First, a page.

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Source: New Zealand Ministry of Health

There are 9 cases of COVID-19 in managed isolation to report in New Zealand since our last media statement on Wednesday.

There are 9 cases of COVID-19 in managed isolation to report in New Zealand since our last media statement on Wednesday.

There are no new cases in the community.

New border case details

Arrival date

From

Via

Positive test day/reason

Managed isolation/quarantine location

7 Jan

USA

Around day 12/routine testing

Christchurch

USA

Around day 12/routine testing

Christchurch

Note: The above two cases are part of the same family bubble.

9 Jan

United Kingdom

United Arab Emirates

Around day 11/routine testing

Auckland

10 Jan

United Kingdom

United Arab Emirates

Around day 11/routine testing

Auckland

18 Jan

USA

Hong Kong

Around day 3/routine resting

Auckland

19 Jan

United Arab Emirates

Around day 1/routine testing

Auckland

19 Jan

India

United Arab Emirates

Around day 0/routine testing

Auckland

19 Jan

Kazakhstan

United Arab Emirates

Around day 0/routine testing

Auckland

19 Jan

India

United Arab Emirates

Around day 0/routine testing

Auckland

Twelve previously reported cases have now recovered. The total number of active cases in New Zealand is 73. Our total number of confirmed cases is 1,920.

The total number of tests processed by laboratories to date is 1,480,691.

On Thursday, 4,305 tests were processed. The seven-day rolling average up to yesterday is 3,373 tests processed.

One year since first COVID-19 PCR test

It has been one year since the first COVID-19 PCR test was carried out in New Zealand.

The first test, on 22 January 2020, was processed by ESR. Almost 1.5 million tests have been carried out in the community and at the border since that time.

Testing is a key component of our elimination strategy as it enables us to quickly identify COVID-19 cases.  The rapid development of testing capability throughout New Zealand is one of the success stories underpinning the response and the sector now has surge capability to handle testing up to 25,000 samples per day.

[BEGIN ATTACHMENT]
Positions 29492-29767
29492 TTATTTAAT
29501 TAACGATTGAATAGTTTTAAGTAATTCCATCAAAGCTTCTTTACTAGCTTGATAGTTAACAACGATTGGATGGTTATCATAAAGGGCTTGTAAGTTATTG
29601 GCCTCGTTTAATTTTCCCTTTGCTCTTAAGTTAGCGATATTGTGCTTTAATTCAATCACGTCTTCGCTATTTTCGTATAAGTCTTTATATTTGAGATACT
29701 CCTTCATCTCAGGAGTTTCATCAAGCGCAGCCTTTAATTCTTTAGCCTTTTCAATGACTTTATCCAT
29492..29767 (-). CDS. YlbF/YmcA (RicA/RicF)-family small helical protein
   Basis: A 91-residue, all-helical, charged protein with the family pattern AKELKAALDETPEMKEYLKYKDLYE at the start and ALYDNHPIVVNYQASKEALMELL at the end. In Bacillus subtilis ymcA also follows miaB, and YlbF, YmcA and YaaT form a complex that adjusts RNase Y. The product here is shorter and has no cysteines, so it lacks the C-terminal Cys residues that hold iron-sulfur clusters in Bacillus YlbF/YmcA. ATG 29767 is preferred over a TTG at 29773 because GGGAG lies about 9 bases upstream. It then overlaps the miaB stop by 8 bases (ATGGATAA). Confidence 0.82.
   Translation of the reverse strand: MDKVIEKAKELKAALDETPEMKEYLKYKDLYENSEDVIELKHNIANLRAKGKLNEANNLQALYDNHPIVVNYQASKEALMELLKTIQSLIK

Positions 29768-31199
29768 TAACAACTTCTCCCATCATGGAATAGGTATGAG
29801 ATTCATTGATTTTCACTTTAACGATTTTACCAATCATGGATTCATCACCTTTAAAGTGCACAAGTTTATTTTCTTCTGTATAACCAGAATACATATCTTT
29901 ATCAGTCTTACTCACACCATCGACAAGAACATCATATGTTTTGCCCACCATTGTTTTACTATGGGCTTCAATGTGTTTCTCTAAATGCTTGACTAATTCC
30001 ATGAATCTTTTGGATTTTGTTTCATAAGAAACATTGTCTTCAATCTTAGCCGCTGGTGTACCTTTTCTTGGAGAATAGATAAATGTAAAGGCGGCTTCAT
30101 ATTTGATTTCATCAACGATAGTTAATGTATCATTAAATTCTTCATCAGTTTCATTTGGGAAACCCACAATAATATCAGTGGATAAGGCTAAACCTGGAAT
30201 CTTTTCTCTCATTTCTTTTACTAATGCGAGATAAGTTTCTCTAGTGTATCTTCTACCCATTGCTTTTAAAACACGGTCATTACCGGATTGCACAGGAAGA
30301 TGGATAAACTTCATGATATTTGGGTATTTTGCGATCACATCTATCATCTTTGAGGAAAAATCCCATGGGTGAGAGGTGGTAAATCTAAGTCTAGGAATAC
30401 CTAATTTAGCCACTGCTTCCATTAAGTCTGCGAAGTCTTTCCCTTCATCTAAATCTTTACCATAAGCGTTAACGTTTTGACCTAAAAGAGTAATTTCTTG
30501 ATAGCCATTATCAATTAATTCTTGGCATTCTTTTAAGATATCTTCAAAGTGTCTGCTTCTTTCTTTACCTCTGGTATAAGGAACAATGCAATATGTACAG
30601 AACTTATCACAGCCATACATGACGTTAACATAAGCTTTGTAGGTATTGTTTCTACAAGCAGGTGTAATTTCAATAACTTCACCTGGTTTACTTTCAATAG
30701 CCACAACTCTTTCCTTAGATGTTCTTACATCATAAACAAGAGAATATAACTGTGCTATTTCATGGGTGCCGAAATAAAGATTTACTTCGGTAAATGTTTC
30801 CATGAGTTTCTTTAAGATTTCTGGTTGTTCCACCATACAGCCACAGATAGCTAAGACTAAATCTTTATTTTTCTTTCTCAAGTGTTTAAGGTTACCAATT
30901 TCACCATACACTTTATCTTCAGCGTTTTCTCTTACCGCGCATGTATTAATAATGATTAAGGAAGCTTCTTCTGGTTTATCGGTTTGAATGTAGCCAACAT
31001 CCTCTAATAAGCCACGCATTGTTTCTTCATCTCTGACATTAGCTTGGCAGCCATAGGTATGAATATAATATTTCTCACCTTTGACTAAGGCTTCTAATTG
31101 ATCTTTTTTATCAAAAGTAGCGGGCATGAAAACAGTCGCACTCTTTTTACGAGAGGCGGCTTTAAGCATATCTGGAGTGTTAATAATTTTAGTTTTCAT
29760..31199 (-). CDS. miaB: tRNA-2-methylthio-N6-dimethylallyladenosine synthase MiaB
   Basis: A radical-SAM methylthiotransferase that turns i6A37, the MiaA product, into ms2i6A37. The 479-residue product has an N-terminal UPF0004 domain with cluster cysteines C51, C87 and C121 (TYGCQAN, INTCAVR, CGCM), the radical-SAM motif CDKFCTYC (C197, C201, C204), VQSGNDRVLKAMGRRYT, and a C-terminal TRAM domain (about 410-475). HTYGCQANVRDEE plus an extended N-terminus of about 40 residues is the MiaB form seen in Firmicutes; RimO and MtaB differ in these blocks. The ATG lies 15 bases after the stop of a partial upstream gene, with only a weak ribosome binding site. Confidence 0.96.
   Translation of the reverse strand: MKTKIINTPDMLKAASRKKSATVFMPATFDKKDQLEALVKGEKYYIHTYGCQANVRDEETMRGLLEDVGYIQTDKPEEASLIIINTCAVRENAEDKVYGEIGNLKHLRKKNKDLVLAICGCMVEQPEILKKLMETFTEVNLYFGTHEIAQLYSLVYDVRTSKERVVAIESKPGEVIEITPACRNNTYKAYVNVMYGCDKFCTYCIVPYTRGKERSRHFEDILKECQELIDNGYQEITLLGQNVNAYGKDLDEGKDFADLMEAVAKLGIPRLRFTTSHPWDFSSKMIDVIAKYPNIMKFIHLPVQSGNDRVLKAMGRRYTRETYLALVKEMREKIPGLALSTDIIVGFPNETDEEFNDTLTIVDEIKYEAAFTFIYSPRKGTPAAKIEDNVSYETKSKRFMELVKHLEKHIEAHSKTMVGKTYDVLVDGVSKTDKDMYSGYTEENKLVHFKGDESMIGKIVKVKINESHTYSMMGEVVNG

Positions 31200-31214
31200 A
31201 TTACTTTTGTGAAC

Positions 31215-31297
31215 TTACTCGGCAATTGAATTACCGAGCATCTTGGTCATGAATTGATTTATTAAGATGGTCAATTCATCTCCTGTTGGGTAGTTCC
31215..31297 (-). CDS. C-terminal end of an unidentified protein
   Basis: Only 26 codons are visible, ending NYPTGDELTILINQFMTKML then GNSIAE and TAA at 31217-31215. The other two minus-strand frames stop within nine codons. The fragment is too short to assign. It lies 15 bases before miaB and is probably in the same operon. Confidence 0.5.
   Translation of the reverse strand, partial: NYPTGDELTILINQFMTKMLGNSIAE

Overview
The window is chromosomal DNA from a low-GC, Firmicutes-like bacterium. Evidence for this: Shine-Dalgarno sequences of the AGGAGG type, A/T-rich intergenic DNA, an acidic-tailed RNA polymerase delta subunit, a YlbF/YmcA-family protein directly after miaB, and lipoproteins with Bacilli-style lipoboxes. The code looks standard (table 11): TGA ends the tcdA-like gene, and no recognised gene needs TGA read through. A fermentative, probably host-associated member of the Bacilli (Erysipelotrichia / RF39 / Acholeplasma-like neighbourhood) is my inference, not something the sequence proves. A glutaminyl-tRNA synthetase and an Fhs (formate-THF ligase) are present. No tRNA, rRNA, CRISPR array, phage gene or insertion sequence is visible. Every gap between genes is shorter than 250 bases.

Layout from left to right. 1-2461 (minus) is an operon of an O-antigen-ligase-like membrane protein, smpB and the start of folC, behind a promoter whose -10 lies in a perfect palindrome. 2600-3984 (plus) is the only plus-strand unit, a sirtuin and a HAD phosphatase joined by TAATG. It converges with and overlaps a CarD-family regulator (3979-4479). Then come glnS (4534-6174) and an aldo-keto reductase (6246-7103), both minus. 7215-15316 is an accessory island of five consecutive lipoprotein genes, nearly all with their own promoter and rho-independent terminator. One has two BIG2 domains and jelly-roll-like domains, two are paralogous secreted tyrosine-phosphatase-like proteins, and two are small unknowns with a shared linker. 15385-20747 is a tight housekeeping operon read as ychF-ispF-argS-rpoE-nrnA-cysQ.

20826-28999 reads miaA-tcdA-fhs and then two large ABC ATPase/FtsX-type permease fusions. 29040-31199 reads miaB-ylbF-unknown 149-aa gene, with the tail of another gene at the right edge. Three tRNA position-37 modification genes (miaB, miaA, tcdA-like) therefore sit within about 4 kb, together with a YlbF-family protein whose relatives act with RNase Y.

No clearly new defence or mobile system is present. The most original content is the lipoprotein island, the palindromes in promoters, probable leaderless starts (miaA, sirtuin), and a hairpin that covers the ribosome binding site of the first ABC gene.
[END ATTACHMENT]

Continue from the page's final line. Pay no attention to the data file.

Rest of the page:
The PCR test using a nasopharyngeal swab is considered the gold standard for COVID testing as it detects the virus the most effectively.

As announced by the Minister for COVID-19 Response earlier today, border workers in quarantine facilities will now be offered voluntary daily COVID-19 saliva tests in addition to their regular weekly nasopharyngeal swab. The nasopharyngeal PCR test will continue to be used in the community for people who have symptoms consistent with COVID-19.

Cook Islands travel

This week the first passengers arrived in Auckland from Rarotonga as part of a one-way travel arrangement with the Cook Islands.

Passengers will only be eligible for the quarantine-free travel if they haven’t been outside the Cook Islands in the past 14 days or they haven’t had contact with a confirmed case in the past 14 days, among other requirements.

As always, the health and safety of New Zealanders and those arriving from the Cook Islands remains a priority, which means quarantine-free travellers will be kept separate from other travellers in airports and there will be additional screening of these passengers as soon as they arrive.

Work continues on the possibility of quarantine-free travel from New Zealand to the Cook Islands.

It’s important for passengers not to travel if they’re feeling ill or showing any symptoms and to remember to scan QR codes wherever they go by using the NZ COVID Tracer App, or keep a paper record if they don’t have the app.

NZ COVID Tracer

NZ COVID Tracer now has 2,456,488 registered users.

Poster scans have reached 157,181,754 and users have created 6,347,771 manual diary entries.

The Ministry’s next update is planned for 1pm on Sunday 24 January.

Media contact

Andrea Birtwistle
021 707 503

MIL OSI